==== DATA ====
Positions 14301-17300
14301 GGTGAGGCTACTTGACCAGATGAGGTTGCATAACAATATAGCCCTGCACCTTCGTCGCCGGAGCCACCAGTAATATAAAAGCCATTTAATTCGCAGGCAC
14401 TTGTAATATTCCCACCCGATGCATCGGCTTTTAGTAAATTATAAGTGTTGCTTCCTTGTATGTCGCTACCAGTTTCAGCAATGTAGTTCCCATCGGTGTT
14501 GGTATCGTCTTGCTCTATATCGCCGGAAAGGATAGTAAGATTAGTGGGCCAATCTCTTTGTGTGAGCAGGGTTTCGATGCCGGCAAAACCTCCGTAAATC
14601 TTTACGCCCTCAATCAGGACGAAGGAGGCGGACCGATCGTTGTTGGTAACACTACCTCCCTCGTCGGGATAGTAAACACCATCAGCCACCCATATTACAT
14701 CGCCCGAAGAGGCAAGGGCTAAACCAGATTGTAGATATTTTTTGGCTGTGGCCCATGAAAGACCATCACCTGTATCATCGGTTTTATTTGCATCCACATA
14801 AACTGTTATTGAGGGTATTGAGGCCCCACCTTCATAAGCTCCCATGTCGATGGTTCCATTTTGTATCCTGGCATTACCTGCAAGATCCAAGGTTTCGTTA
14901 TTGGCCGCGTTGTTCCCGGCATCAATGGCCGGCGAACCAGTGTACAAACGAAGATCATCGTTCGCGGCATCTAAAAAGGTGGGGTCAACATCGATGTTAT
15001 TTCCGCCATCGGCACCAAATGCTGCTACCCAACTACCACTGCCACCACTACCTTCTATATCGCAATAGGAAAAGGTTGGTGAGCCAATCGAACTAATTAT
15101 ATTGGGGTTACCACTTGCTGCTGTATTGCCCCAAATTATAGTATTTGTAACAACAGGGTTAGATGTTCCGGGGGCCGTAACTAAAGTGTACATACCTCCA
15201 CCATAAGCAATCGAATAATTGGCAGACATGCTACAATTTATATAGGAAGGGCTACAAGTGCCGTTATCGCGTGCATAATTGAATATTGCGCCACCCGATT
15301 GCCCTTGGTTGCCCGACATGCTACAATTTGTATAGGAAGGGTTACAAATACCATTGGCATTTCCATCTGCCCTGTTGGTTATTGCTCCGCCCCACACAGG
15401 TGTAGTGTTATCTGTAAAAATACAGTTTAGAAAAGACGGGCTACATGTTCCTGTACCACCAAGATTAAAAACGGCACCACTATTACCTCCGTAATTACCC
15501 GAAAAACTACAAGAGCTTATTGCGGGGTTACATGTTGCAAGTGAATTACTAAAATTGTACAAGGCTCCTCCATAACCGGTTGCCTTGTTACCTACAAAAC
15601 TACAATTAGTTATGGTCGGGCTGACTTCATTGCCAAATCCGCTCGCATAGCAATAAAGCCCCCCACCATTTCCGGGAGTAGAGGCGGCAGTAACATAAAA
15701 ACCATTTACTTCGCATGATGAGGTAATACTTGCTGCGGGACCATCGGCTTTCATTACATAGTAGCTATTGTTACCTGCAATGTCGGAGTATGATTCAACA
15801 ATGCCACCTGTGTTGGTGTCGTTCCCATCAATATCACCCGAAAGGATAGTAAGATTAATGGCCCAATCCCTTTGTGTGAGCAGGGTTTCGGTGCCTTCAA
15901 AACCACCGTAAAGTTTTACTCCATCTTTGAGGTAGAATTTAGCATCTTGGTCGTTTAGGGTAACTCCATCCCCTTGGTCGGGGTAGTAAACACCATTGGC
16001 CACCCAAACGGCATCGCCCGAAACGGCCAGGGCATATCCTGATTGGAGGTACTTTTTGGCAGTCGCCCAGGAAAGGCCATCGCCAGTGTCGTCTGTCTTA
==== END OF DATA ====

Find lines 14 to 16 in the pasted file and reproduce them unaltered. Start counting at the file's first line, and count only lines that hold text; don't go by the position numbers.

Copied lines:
15501 GAAAAACTACAAGAGCTTATTGCGGGGTTACATGTTGCAAGTGAATTACTAAAATTGTACAAGGCTCCTCCATAACCGGTTGCCTTGTTACCTACAAAAC
15601 TACAATTAGTTATGGTCGGGCTGACTTCATTGCCAAATCCGCTCGCATAGCAATAAAGCCCCCCACCATTTCCGGGAGTAGAGGCGGCAGTAACATAAAA
15701 ACCATTTACTTCGCATGATGAGGTAATACTTGCTGCGGGACCATCGGCTTTCATTACATAGTAGCTATTGTTACCTGCAATGTCGGAGTATGATTCAACA